Regional govts must improve regulations, say investors The Jakarta Post
Given their new autonomy, local administrations should now start promoting their areas as good places to do business instead of scaring off investors with a myriad of inconsistent regulations.
"If you want to attract foreign investors to do business in your regencies, you have to give them honey. Don't give them bitter pills to swallow," Indonesian-French Chamber of Commerce and Industry (IFCCI) chairman Alain-Pierre Mignon said on the sidelines of a one-day conference on local investment promotion and management held by Regional Autonomy Watch (KPPOD) at the Nikko Hotel in Jakarta on Thursday.
The conference, which was organized in collaboration with the European Commission, was also attended by Indonesian-British Chamber of Commerce (Britcham) chairman John B. Arnold, Indonesian-Netherlands Association deputy chairman Theodor Bakker and Indonesian-German Chamber of Commerce chairman Jan Ronfeld.
Allain said that despite the efforts by the central government to relax the regulations pertaining to foreign investment and trade, most foreign investors still faced difficulties when investing at the local level.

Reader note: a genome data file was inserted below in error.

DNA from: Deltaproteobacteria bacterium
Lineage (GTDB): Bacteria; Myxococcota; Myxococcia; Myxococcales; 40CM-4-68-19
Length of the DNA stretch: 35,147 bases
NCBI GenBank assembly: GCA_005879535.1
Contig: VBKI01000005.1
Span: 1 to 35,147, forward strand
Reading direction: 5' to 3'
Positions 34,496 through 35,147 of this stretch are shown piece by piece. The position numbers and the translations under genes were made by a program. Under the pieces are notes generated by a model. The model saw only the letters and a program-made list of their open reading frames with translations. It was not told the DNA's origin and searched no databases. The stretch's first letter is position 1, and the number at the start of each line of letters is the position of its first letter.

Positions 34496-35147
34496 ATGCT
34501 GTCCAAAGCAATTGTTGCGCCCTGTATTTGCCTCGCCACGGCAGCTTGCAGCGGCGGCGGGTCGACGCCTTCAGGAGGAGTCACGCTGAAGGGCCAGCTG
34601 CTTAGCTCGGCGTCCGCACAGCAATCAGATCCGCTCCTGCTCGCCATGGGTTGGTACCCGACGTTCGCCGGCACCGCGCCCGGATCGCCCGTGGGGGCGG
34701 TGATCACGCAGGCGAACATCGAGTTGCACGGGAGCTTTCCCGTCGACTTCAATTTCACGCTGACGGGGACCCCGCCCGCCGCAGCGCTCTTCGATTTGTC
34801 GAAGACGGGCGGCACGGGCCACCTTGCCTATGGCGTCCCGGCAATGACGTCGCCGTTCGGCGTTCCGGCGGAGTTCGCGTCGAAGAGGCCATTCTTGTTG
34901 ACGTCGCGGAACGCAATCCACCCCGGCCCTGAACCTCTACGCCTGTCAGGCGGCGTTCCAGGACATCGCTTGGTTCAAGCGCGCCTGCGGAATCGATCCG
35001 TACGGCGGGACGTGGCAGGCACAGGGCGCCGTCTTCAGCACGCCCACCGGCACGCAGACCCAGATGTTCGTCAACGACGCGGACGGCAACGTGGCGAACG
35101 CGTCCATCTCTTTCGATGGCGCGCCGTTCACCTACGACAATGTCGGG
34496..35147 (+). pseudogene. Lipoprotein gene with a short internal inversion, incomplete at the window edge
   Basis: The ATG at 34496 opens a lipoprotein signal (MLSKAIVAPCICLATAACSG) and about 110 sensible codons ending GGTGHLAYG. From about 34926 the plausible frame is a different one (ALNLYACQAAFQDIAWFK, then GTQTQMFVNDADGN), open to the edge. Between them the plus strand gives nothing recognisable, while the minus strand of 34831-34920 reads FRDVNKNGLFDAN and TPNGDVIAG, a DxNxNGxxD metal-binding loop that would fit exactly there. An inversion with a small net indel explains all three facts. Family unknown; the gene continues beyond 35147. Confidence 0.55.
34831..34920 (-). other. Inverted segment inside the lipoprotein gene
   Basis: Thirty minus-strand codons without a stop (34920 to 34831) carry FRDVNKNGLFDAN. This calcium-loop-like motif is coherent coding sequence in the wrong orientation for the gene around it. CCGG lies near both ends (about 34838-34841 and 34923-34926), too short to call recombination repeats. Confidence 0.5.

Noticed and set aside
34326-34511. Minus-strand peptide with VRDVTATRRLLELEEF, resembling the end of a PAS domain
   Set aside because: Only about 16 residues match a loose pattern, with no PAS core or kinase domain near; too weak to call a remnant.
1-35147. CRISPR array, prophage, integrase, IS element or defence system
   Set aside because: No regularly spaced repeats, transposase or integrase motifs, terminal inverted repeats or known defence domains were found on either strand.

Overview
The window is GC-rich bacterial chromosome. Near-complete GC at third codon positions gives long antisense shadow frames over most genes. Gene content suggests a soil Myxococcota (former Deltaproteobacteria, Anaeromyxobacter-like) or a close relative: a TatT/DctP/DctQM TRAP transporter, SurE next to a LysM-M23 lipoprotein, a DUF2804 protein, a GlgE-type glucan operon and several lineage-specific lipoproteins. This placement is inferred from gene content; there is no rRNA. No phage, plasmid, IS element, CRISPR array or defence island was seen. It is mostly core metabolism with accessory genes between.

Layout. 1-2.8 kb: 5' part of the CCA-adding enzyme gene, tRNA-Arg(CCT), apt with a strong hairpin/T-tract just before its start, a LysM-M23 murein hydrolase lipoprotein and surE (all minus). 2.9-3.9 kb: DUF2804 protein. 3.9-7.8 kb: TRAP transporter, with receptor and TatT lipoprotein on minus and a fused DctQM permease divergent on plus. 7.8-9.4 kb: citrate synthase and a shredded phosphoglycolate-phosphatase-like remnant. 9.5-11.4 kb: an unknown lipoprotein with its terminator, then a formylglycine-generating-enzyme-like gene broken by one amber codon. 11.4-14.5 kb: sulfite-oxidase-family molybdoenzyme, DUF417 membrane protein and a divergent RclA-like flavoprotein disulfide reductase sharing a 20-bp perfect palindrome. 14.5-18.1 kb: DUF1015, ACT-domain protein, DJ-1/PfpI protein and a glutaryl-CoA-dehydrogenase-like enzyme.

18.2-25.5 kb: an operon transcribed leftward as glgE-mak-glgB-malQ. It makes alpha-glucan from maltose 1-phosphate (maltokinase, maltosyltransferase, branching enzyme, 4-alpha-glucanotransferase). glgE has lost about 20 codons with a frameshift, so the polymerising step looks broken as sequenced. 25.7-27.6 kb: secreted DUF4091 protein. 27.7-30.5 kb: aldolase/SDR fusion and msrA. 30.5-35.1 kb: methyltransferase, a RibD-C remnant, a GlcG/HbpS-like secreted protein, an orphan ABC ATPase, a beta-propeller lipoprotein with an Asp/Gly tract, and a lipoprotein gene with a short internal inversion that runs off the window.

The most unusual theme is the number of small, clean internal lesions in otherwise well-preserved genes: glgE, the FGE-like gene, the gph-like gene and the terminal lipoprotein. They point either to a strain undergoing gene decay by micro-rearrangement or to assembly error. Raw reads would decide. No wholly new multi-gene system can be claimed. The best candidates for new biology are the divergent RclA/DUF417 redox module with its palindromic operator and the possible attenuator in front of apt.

"The facts are different on the ground," he said.
According to data released by Regional Autonomy Watch, of more than 1,600 local government regulations that it had analyzed, 31 percent were inimical to investment and therefore needed to be revoked.
Indonesian Business Association chairman Sofjan Wanandi put the number even higher. He said that there were more than 1,000 local regulations that were off-putting to investors. "Most of them are issued by local administrations in remote areas," he added.
He said that currently between 12,000 and 15,000 regulations had been issued by local administrations. Some were reported to the central government, while others were not.
Meanwhile, Britcham chairman John B. Arnold said many foreign investors were still wondering where the power to approve local regulations lay -- at the local level or at the central level?
"Sometimes it's local, sometimes it's central. Nobody seems to know," he said.
To overcome the problem, Regional Autonomy Watch was trying to bridge the gap between foreign investors and local administrations.
In furtherance of this, the representatives of the four chambers of commerce signed a memorandum of understanding (MoU) with Makassar mayor Ilham Siradjudin and Medan mayor Abdillah immediately after the conference.
The memorandums stated that the mayors agreed to forge collaboration to improve the investment climate by formulating policies that would attract international investors to their cities.
"Bandung will be the next city to sign a memorandum," said Sofjan, who is the founder of Regional Autonomy Watch.(01)